All they could do was sit under their roof watching the water. The narrator then talks about the river, saying it began to rise at around dawn three nights ago. He had been sleeping but the noise of the river woke him up and made him get out of bed, because he thought the roof might be caving in. When he woke in the morning it was still raining and the roar of the river sounded closer and louder than before.
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This brief story, narrated in the first person by someone who is identified only as a sibling of the central character, Tacha, tells of the tragic consequences of a family's loss of a cow in a flood. The only hope Tacha had of avoiding a life of prostitution in the city, a fate that befell her sisters, was in the wealth represented by the cow, which would have attracted a man to marry her.
The story is written in what seems to be the plain speech of a peasant, but it is a language in which every word is charged with ironic meaning. This gives the impression that the narrator and his family, who seem largely unaware of the irony, are overwhelmed by events beyond their control or understanding.
The detail and precision with which Rulfo focuses on the minutiae of a particular situation, combined with a remarkable economy of style, make this story resonate within a broad historical and social context and present strong implications about the very nature of human reality.
The historical period in which the story takes place, as with all the stories in The Burning Plain, is that of the late s during the last stages of the Cristero rebellion, a period of armed uprisings by rural priests and their constituents against the anticlerical policies of the revolutionary Mexican government, in the Los Altos region of the state of Jalisco in west central Mexico.
Rulfo lived and worked in the area, and the landscape, culture, and colloquial language of the region are portrayed vividly and authentically.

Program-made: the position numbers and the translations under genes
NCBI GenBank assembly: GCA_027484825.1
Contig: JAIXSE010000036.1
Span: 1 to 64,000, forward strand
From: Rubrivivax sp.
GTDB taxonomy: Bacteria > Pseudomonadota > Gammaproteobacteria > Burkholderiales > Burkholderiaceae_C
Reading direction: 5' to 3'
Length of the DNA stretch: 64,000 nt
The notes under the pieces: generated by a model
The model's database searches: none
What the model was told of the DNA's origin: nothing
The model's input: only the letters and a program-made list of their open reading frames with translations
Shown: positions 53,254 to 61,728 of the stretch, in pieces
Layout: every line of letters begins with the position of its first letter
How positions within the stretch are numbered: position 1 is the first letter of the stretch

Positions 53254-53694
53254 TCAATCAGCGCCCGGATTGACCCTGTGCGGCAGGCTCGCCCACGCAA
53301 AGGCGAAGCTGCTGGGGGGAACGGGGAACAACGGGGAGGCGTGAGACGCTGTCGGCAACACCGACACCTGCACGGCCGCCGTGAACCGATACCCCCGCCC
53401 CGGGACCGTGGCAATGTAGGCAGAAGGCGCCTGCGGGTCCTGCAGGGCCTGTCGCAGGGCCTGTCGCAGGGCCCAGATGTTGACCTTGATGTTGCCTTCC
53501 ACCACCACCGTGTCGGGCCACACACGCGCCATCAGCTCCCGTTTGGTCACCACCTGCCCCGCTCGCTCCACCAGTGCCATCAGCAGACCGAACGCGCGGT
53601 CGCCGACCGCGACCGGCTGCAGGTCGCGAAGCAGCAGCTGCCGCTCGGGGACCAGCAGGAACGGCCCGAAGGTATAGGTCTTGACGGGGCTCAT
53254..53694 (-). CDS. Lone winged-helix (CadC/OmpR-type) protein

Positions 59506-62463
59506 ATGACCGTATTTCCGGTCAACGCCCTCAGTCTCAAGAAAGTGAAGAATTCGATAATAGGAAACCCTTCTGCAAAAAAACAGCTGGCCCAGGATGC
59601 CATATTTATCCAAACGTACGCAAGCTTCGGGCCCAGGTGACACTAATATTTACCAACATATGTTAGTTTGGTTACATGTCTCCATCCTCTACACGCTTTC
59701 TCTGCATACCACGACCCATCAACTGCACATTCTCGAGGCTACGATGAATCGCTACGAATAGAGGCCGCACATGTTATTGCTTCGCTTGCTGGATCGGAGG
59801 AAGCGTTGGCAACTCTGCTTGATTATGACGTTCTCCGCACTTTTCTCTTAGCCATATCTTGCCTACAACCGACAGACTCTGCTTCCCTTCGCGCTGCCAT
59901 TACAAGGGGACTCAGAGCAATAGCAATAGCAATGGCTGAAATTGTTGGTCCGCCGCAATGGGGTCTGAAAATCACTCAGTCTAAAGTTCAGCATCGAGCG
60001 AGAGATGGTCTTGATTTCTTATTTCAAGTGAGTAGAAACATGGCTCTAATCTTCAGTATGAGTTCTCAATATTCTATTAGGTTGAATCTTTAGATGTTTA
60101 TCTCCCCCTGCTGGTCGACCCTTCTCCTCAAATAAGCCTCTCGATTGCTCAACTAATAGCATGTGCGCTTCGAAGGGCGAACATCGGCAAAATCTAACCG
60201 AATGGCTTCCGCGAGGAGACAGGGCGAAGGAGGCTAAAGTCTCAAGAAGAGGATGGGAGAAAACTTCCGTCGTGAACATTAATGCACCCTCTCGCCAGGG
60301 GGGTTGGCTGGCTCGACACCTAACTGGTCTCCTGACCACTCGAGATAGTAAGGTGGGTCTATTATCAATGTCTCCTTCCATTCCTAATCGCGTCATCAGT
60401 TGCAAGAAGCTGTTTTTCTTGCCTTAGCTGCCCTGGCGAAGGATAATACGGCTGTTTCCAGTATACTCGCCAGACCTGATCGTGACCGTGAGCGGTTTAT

One of the reader's first impressions of the story may be that the world it takes place in is static and timeless and that, in spite of the characters' efforts, nothing in their lives or social condition will change. This impression is reinforced by the characters' apparent lack of full self-consciousness—which may be a lack of historical awareness for example, the mother "can't remember … where she went wrong," which turns out to be quite ironic —and the sparse natural and stylistic landscape they inhabit.
Yet, when examined more closely, it becomes apparent that their world is actually in a state of change; it is a world in which the present is discontinuous with the past.
As the mother says, "There have never been bad people" in her family, but now her daughters end up going off to the city to become prostitutes. In other words this is the period following the Mexican Revolution , when the great rural-urban migrations of the contemporary country were just beginning, and small town, village, and peasant life, especially in the region in which these stories take place, was increasingly impoverished and abandoned.
To a large extent the abandonment was the result of failed and corrupt government policies, a criticism that underlies much of Rulfo's work. Thus, Tacha and her family have not "gone wrong"; they have been faced with a new impoverishment and a new culture. The cause of their downfall is not the flood but rather the social circumstances in which the flood occurs. This contrast, between the static-seeming surface and an underlying state of change, reveals one of the fundamental structural modalities of the story and, indeed, of much of Rulfo's work, that of a juxtaposition of opposites.
The first example of this occurs in the very premise of the story, which is about a flood in what is normally rather arid country. The water is referred to in terms of its opposite, fire: "You could smell it, like you smell a fire. The water itself is full of contradictory meanings: normally associated with fertility, especially in a dry climate, it is here a source of death and destruction.
The rising water also is associated with Tacha's budding sexuality, and because it drowns her cow, it will also destroy her hopes for a decent life:. A noise comes out of her mouth like the river makes near its banks, which makes her tremble and shake all over, and the whole time the river keeps on rising. The drops of stinking water from the river splash on Tacha's wet face, and her two little breasts bounce up and down without stopping, as if suddenly they were beginning to swell, to start now on the road to ruin.